Good stuff on creativity. Another angle that deserves attention is providing an
environment to assemble the same information in different patterns of context.
This might be an aspect of multiple views that Doug has discussed, but in any
event, new ideas emerge from pattern recognition. Important patterns are
typically buried in the complexity of daily information that streams by
sequentially, and so escape notice. Taking a moment to connect related context,
enables the mind to grasp patterns of cause and effect. Doing this a lot,
produces a web of connections that is mind boggling for those who encounter only
the work product, as you have noted; yet, the mechanics of creating connections
and assembling chunks of stuff in alternate contexts may aid recognition of
useful patterns, which some authorities call "creativity."
Eric Armstrong wrote:
> At last, at last, the concept of "creativity"
> makes sense. Although still somewhat mysterious,
> it is an understandable, usable, even "drivable"
> I have to thank Consciousness Explained, by
> Daniel C. Dennett, for the insights. He relates
> a marvelous party experiment that goes like
> * You tell someone at a party to step out of
> the room while the rest of the group hears
> someone describe a dream. Then, when they
> come back, they ask questions about the
> dream and decide who's dream it is.
> * While they're out, you tell the rest of the
> group to answer every question based on the
> last letter of the question. If <=N, answer
> "yes", otherwise answer "no", with the proviso
> that all succeeding answers should override
> this rule in order to remain consistent with
> previous answers.
> * The person comes back in, and proceeds to
> unknowingly "invent" the dream by the process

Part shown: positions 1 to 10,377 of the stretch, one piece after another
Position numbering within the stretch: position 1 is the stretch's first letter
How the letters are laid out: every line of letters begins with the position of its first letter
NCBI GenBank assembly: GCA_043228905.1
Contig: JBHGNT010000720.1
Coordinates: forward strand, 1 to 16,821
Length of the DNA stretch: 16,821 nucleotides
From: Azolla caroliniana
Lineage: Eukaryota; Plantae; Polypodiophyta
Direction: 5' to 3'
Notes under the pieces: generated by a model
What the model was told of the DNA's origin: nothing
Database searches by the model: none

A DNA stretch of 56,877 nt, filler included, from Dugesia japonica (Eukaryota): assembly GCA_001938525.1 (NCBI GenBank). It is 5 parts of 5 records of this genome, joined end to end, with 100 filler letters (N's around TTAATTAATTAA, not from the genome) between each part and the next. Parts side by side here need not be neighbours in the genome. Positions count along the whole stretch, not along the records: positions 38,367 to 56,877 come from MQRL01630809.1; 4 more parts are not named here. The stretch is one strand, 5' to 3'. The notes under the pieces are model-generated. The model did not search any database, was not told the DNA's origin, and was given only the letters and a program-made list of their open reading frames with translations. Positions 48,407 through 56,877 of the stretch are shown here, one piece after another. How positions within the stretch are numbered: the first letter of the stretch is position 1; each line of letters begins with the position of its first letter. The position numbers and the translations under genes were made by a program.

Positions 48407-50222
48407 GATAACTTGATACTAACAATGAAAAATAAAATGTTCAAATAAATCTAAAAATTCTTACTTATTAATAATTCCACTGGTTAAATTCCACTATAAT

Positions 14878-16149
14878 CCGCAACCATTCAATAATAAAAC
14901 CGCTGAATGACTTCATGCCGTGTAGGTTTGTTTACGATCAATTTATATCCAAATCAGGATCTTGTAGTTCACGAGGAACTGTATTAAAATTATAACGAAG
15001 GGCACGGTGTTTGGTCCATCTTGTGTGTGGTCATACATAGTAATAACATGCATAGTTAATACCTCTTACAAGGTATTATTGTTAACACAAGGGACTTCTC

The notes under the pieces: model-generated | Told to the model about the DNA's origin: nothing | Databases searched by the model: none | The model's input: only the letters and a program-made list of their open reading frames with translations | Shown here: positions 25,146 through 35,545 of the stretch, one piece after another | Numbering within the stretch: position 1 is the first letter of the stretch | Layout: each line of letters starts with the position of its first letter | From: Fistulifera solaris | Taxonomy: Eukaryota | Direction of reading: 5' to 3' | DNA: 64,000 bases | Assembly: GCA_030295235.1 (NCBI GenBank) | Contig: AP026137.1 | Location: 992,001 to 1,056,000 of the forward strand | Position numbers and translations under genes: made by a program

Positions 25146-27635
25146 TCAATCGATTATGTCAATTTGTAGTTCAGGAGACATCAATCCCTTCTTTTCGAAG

> of asking questions. The "dream" therefore
> reflects *their* preoccupations and concerns.
> Dennett makes the point that real dreams probably
> emerge the same way, with images popping up out of
> the "noise" in our heads, in response to the questions
> we are asking ourselves -- i.e. the things we are
> thinking about.
> For me, the essence of creativity has always been a
> matter of persistence -- of doggedly asking a question
> until one day an answer appears -- although it may
> take years before it happens.
> I suspect that the process of seeing an answer is
> mostly, if not entirely, a process of recognizing an
> analogy. So it was that the double-helix vision of
> DNA arose in a dream that featured the intertwining
> snakes of a medical caduceus.
> That mechanism would account for the frequency of
> "simultaneous independent discovery", based on
> environmental factors which cause people to be asking
> the same questions -- questions that may go unanswered
> for decades until other developments in the environment
> provide useful analogies. The similarity of the questions,
> and the analogies, together account for the occurrence of
> virtually identical solutions in locations that are
> widely distant from each other.
> There were some studies of creativity I read a decade
> or so ago. They pointed out that creative bursts
> followed a fairly standard pattern, consisting of
> immersion in a particular domain, almost to the point